The aughts in review
End-of-the-year issues are a beloved institution in our business. Small wonder: they bring together two of our favorite things – lists and sweeping generalizations. So it’s a bit surprising that the end of the decade called variously the aughts and the uh-ohs has produced so few really special special issues. Let’s take a look.
Time weighs in on “the decade from hell” (hint: it starts with 9/11 and ends with all of your friends out of work) with a timeless/obvious image of a crying baby. Better is their video of the making of the cover. Meanwhile, Newsweek counters with a smartly-done interactive, titled “20/10: The Decade in Rewind.”
New York mag’s cover line found something good to say about T.D.F.H., namely that “The World Did Not End.” They invited a group of designers to take a shot at the topic and ended up with separate covers for newsstand sales and subscribers. The former, from the Swedish Fellow Designers studio, is a colorful typographic treatment of the “bubble” decade, but I much prefer the inventive subscriber cover from Todd St. John at Hunter Gatherer. It’s actually hand-made (think woodshop not Photoshop). A slideshow shows the work in progress.
Rolling Stone art director Joe Hutchinson paired book-design god Chip Kidd with type-design god Jim Parkinson for the cover of their special on the best songs and albums of the decade. The result is both simpler and more elegant than some of the covers above, but somehow less memorable, too. Much as I listened to it, I’m not sure I buy Gnarls Barkley’s “Crazy” as song of the decade, either. (Nominations for more-deserving songs, anyone?)
Libération, the French daily based in Paris, was redesigned this year and has produced striking covers ever since (it’s a return to glory days, design-wise, for Libé, but that’s a subject for another column). Their decade review is a striking combination of stylish typography on the cover and ilustration on the inside spread.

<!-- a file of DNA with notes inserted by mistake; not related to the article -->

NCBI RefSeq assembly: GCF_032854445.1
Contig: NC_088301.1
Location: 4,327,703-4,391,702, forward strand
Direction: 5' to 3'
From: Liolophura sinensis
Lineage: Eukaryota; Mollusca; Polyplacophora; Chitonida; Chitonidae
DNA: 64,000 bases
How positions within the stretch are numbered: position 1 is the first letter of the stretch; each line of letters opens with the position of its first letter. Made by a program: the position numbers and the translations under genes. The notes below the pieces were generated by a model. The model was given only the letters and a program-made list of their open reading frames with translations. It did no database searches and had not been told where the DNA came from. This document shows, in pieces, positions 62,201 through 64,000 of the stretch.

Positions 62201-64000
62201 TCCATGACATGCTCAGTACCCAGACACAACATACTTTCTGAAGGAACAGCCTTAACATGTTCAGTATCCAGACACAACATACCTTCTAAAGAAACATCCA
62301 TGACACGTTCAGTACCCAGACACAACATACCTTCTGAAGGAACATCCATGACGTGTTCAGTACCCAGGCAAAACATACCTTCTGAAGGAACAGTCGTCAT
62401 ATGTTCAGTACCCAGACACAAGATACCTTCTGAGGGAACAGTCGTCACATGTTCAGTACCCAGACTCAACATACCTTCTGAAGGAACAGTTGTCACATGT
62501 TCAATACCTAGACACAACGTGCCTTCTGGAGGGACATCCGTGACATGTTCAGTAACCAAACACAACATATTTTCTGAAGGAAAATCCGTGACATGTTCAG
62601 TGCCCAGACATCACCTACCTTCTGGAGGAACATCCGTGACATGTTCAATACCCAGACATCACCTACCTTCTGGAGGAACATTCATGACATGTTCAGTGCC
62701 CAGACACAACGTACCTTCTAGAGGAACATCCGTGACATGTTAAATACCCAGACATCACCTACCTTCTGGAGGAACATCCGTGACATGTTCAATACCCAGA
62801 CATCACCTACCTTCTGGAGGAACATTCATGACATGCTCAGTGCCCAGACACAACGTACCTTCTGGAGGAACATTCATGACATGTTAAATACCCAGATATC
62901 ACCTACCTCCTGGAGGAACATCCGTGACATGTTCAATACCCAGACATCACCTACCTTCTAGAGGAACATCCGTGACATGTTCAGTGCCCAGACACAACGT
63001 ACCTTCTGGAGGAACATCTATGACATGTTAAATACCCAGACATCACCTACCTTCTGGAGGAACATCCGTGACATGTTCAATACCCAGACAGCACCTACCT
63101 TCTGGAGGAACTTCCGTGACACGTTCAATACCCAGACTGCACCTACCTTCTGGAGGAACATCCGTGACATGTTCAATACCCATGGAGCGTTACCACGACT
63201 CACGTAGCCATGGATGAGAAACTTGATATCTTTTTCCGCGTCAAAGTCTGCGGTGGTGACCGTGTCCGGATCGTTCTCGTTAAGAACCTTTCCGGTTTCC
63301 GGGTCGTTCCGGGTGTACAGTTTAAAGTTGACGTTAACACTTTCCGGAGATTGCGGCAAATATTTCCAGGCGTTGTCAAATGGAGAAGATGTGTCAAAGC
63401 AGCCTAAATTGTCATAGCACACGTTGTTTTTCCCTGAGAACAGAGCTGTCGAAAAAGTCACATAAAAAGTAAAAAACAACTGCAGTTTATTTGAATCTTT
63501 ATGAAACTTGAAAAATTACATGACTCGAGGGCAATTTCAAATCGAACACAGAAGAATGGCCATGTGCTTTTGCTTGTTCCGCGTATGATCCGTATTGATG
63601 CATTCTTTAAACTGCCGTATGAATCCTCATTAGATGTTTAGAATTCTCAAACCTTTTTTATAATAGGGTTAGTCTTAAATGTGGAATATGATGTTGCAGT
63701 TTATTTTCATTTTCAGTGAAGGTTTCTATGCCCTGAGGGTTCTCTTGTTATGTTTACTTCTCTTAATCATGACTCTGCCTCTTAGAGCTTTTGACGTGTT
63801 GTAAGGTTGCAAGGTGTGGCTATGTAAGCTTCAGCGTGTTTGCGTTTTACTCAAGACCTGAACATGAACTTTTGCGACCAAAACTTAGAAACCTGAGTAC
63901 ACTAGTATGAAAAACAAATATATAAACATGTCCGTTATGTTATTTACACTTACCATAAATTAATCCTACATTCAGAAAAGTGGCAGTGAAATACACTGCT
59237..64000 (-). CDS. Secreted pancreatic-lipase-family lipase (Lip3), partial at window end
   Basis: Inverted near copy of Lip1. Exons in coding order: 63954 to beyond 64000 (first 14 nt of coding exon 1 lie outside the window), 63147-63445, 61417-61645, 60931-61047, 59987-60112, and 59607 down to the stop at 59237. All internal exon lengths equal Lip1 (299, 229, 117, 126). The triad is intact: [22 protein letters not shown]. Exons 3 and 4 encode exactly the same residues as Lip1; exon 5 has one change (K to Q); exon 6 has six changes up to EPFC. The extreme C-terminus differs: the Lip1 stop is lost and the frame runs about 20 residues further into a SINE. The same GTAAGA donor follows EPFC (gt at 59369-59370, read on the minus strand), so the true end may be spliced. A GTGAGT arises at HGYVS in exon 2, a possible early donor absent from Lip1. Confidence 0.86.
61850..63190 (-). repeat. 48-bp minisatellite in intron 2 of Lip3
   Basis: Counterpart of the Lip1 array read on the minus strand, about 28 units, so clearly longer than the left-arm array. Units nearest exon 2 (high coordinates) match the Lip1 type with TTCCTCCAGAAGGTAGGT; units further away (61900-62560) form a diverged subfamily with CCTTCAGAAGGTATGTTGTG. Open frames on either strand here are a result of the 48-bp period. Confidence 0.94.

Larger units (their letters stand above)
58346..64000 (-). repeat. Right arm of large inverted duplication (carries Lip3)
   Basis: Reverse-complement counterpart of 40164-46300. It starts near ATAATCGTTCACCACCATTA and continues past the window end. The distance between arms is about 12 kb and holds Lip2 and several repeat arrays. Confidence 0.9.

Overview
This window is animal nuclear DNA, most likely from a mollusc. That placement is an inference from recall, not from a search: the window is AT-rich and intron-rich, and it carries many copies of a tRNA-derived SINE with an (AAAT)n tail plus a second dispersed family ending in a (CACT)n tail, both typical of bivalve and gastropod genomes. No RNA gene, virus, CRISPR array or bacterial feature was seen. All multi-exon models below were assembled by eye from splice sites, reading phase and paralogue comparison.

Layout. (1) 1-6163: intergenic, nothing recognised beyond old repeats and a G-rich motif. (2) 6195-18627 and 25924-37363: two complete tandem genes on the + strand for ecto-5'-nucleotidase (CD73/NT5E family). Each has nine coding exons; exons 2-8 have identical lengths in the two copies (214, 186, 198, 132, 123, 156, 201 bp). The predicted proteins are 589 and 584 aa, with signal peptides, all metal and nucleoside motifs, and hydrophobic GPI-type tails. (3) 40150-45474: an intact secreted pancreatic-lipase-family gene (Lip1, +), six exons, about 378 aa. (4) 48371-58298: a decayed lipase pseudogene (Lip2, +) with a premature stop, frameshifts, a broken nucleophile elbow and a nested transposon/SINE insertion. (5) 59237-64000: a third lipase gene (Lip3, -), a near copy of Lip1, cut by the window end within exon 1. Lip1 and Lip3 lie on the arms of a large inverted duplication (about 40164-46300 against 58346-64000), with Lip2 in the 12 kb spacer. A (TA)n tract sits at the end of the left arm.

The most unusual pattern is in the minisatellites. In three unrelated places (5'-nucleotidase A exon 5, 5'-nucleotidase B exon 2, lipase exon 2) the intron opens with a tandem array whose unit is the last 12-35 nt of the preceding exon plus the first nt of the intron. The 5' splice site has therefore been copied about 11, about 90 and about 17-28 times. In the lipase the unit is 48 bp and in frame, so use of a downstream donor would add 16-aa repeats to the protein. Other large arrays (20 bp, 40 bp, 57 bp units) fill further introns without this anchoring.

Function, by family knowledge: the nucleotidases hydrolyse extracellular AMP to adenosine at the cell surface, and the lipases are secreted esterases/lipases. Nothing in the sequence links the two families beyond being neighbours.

Next up, a couple of covers in the key of g. On the left, the cover of the g section, the daily newsprint magazine of The Boston (G)lobe and a look back at the 100 most defining moments in arts and culture from the past decade, designed by Greg Klee. On the right, the cover of the g2 section, the daily newsprint magazine of The (G)uardian and a look ahead at the most defining moments in arts, culture, and society for the next year (designed by Andrew Stocks). Both are interesting typographic covers tweak the logo. Old England? New England? You decide.
Some papers teased the review of the decade out across the last week of the year. The Indianapolis Star kicked off with a page one centerpiece display the day after Christmas, then switched to a wide rail on the front for the next six days. While less flamboyant than the approach taken by some other newspapers, there’s a pleasing consistency to the presentation of the rail and jump space by design director Ryan Hildebrandt with help from A1 designer Amanda Goehlert. I also like how they kept the focus on local stories.
The National Post opted for a poster front, but with a typographic collage that encourages readers to spend some time untangling the weave of topics and catch phrases from the decade. Deputy Managing Editor for Design and Graphics Gayle Grin tells me that this approach played out across mutiple section in that day’s paper.
The Washington Post also took advantage of multiple sections in a single paper to create both best- and worst-of-the-decade sections. Style & Arts, designed by Susanna Sanchez, did the best while Outlook, designed by Kristin Lenz, took the worst. Both are solid efforts, though perhaps they missed an opportunity to create something greater than the individual pages by sharing more common elements in typography and the use of images. Side note: only the WashPost would name the Sarbanes Oxley Amendment as a worst and expect their readers to know what they were referring to. You’ve gotta love those inside-the-Beltway readers. The Post also had a nice interactive feature, a collaboration between designer Kat Downs and writer Joel Achenbach.
Notably, the Post steered away from massive numerals in their treatments. The double-barrelled zeroes are are eye-catching, but they leave designers scrambling to fit in content around the visual hook. The New York Times tried to have it both ways on their OpEd spread. They asked ten well-known writers to tackle one year each from the decade and wrapped it all in a giant goose egg. If there was a Nobel Prize for Avoiding Widows and Orphans, designers Aviva Michaelov and Kim Bost would be headed to Stockholm next year. Read the pieces here.
That wraps up both the review of the reviews of the decade and my first column for SND Update. I plan to write every month or so, covering creative solutions in magazines, newspapers, or wherever I find them. Comments, column ideas, and examples of cool stuff you saw or did are welcome. E-mail me at firstname.lastname@example.org and thanks.
Dan Zedek is the Assistant Managing Editor for Design at The Boston Globe and was site chair for SND Boston in 2007.